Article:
In a definite sign that a new fork in the Windows 10 development tree is about to form, Microsoft re-opens the Skip ahead (“Skippy”) branch to Insiders.
When my Dell Venue Pro 11 starts balking on upgrades past the 18305 release, I start digging into driver difficulties. No joy, so far, though I can now restart properly.
Having just gone back to check the date, I’m amazed to be reminded the default change to the OS clean-up interval from 30 to 10 days goes back to Version 1607, aka the Anniversary Update. I first wrote about this in August 2016 for my Windows Enterprise Desktop blog at TechTarget. When this release emerged,
If a Windows update, feature, or language pack comes in the form of a CAB file and needs to be applied to a Windows image, DISM /Add-Package will do the job (works for either offline or online images).
Developer David Xanatos has done a terrific job of improving and extending the capabilities found in the Windows Update MiniTool in his Windows Update Manager (WuMgr) program. It should be part of an Windows admin’s or power user’s toolkit.
The problem with shooting Windows 10 trouble, alas, is often in knowing where to aim. Case in point: my recent Reliability Monitor shows an error from the Windows Shell Experience. The specific error is labeled MoAppHang. As far as I can find out (and additional reporting data confirms this finding) this means some kind of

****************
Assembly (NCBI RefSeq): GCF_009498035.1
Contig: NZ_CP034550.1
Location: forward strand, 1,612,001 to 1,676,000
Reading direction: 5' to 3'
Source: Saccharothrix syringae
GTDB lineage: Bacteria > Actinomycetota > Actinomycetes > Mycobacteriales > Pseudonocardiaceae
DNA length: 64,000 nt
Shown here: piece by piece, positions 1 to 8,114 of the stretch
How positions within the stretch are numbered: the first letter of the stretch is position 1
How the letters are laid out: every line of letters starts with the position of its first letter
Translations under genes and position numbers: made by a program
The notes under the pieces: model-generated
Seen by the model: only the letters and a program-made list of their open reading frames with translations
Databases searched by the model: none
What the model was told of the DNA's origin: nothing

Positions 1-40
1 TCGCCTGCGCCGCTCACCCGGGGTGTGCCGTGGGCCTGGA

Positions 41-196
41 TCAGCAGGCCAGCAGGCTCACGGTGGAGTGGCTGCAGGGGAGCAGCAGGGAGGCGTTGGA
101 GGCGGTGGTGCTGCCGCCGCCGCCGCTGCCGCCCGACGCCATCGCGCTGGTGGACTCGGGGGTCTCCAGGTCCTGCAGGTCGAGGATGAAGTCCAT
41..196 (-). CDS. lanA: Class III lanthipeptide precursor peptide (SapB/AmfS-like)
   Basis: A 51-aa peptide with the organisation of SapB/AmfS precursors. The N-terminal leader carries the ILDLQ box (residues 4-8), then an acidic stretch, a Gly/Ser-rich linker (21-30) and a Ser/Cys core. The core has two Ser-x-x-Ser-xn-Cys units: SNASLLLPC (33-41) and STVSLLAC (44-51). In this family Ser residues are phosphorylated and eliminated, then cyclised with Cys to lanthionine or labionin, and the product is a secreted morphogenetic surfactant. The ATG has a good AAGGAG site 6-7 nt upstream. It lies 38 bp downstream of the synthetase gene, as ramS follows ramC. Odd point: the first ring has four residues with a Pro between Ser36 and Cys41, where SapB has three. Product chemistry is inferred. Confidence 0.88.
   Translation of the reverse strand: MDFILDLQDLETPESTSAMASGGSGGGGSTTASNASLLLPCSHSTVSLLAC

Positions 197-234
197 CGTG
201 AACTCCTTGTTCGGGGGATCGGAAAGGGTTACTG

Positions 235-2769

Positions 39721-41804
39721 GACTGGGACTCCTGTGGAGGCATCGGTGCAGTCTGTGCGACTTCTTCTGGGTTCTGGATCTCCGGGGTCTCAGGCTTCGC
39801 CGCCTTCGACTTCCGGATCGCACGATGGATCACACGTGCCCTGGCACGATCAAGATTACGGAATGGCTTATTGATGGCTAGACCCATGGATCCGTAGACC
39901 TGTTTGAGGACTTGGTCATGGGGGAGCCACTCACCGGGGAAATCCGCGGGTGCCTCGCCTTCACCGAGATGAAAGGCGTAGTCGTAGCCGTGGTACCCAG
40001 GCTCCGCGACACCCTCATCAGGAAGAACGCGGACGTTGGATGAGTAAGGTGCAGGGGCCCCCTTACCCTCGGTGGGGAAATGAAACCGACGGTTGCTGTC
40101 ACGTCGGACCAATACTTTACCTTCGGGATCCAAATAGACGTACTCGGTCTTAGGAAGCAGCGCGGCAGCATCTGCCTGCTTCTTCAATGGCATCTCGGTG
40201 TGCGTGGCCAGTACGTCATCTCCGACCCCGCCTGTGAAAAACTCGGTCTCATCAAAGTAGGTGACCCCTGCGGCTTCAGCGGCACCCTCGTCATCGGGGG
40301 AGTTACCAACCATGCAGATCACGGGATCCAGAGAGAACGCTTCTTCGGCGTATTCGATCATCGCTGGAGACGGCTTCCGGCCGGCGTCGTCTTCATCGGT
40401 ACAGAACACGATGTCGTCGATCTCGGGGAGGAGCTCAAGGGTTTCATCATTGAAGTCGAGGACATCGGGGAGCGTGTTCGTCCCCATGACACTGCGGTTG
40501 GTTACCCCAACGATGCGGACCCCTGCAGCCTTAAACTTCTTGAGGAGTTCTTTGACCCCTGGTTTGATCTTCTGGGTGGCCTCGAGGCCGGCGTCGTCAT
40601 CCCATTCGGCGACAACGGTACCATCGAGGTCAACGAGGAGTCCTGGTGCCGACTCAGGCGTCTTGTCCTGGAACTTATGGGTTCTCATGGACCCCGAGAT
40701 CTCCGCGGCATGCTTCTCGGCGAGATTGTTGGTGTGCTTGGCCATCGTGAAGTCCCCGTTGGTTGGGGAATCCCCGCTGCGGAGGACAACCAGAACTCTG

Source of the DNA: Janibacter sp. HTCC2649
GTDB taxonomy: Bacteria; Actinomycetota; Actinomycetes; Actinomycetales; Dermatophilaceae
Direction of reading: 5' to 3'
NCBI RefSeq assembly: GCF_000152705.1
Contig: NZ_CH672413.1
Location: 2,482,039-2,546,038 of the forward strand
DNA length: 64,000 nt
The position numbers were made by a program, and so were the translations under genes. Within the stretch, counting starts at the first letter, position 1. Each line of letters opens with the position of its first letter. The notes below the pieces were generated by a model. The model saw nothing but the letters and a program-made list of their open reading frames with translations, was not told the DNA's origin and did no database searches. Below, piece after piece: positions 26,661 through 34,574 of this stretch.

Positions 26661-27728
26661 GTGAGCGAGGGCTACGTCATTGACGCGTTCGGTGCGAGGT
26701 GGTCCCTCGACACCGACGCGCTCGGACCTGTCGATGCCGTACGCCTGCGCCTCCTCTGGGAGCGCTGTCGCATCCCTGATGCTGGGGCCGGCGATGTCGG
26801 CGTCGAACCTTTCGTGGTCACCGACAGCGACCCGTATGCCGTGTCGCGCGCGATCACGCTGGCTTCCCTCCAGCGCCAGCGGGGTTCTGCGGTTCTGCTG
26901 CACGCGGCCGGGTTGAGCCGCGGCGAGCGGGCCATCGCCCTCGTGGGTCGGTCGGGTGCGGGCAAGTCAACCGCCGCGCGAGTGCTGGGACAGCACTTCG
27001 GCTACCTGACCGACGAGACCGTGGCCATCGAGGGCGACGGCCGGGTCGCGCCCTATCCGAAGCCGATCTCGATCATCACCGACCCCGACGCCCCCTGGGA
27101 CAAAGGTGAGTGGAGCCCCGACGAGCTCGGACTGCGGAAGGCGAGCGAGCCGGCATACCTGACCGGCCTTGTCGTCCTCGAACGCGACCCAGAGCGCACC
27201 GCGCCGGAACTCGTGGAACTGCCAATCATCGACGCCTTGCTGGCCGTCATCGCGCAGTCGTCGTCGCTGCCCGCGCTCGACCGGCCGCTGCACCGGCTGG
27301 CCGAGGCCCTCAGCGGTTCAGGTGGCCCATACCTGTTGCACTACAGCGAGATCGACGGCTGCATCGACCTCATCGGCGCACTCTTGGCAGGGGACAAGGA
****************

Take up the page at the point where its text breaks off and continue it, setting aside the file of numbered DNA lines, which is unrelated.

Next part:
As Microsoft brings a Windows 10 Feature Upgrade to completion, there’s a period immediately leading up to the latest release (1809 in the most recent case) where the Skipahead and Fast Ring releases merge. This continues past the official release of that feature upgrade for a while. In the past, at some point the two
As I work the various topic areas at TenForums.com, I can’t help but notice an occasional undertone of outright paranoia, plus occasional distrust and hostility toward Microsoft (MS). Because I spend at least an hour or two a day there, at least six days a week, I see it all the time. Kari and I
In the wake of an occasionally botched or buggy 1809 release, let’s step back and look at what’s up and what it all means. Please: be careful out there!
Late last night, Microsoft temporarily stopped delivering Windows 10 version 1809 and Windows Server 2019, both released earlier this week. At this moment, the official download site for Windows 10 has reverted back to version 1803, and Azure Marketplace only offers Windows Server 2016 and older. Quoting Microsoft: We have paused the rollout of the